Unfortunately, vigilance in sobriety isn’t like swimming or bicycling, where your body instinctively remembers the right movements years after the last time. Sobriety is more like eating and sleeping and exercising—if you don’t do it on an extremely regular basis, the benefits disappear. It’s addiction that’s a never-forget habit; even after ten or twenty years, the addict’s body still activates a “gotta have more” reaction after “just one drink.” Worse, the addict who relapses after a long period is likely to have a harder time recovering his footing as he finds himself on his own. He’s lost touch with his old support network—and even if he knows where they are, his pride cringes at the thought of crawling back and admitting he thought he didn’t need them anymore.

Eternal Vigilance in Sobriety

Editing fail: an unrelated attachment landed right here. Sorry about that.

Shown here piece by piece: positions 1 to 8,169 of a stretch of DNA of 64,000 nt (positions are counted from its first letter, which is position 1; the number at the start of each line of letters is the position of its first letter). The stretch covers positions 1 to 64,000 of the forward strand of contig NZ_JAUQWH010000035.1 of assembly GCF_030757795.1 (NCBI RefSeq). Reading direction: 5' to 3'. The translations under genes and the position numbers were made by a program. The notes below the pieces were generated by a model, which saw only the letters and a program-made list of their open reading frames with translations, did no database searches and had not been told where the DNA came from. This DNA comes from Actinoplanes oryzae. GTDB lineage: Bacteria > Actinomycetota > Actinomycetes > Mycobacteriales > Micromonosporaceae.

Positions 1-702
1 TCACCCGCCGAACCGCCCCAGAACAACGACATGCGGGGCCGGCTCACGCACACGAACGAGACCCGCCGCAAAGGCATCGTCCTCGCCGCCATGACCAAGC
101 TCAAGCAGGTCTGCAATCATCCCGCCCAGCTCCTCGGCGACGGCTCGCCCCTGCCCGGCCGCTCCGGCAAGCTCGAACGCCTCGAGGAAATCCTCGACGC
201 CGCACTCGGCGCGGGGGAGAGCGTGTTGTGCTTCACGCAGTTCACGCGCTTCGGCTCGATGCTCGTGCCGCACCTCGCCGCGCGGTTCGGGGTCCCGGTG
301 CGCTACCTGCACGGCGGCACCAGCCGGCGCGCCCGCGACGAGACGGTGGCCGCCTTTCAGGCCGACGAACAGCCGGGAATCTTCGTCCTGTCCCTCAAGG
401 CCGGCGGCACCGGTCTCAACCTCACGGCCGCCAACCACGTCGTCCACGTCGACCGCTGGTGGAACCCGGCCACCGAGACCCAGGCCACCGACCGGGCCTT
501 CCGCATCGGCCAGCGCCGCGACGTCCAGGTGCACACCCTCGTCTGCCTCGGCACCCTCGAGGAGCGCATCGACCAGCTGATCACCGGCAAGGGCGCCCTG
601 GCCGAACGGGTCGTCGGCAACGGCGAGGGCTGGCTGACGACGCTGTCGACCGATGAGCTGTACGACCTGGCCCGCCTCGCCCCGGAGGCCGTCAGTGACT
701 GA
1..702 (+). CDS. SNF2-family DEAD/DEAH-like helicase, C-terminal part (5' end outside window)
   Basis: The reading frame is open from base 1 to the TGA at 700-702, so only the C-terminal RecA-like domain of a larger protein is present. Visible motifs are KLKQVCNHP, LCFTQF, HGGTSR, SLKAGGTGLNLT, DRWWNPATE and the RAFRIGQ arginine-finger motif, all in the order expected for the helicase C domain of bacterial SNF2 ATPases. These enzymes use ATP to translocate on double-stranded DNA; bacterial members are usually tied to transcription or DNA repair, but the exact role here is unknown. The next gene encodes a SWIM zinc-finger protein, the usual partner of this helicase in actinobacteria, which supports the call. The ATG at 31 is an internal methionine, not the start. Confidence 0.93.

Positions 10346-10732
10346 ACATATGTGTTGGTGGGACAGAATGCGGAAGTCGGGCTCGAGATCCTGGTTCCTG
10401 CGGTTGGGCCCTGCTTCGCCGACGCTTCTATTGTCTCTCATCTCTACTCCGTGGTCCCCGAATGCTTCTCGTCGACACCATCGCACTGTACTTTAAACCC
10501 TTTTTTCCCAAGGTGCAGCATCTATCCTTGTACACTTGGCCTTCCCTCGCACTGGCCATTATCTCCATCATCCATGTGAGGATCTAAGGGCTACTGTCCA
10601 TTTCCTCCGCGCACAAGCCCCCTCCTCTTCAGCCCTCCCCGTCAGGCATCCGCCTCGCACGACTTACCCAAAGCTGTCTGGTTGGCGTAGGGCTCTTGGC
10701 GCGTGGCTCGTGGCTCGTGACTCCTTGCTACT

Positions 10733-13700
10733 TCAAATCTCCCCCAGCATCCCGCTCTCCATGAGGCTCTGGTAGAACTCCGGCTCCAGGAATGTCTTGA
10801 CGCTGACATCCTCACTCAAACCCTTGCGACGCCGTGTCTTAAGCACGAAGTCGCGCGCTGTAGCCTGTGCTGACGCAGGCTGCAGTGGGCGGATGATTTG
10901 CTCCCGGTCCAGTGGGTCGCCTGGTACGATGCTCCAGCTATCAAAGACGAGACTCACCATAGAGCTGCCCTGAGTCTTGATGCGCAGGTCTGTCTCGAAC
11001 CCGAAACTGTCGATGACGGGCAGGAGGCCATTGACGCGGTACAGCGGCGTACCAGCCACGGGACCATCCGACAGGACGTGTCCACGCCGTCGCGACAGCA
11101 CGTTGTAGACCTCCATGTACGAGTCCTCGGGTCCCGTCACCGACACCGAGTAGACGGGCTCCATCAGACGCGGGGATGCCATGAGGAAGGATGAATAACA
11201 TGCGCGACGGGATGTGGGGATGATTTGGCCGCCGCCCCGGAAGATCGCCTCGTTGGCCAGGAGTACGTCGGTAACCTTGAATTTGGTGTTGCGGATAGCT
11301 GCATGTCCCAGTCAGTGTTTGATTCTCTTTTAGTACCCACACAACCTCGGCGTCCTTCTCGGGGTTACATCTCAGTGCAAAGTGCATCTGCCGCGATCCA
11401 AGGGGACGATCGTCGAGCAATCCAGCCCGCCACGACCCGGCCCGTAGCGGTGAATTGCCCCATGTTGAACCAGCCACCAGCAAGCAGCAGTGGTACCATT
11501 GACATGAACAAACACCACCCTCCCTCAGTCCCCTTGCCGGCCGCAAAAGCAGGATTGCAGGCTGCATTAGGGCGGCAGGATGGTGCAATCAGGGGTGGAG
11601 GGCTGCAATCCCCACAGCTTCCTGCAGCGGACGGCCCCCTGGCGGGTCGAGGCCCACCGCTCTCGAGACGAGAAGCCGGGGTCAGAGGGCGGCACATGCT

That’s one reason Alcoholics Anonymous and other 12-Steps groups give awards to active members, not only after three and six and twelve months of sobriety, but after five and ten and twenty and even fifty years. (The AA record for “sober the rest of his life” is 64 years.) The first rule of the eternal vigilance that protects freedom is: Remember the worst you were capable of. Counterintuitive as it may sound, people who recognize their vulnerability to temptation are less likely to give in to it than are those who bask in the pride of being “above” such things. Overconfidence is what leads many people to the tragic consequences of ignoring warnings and barriers.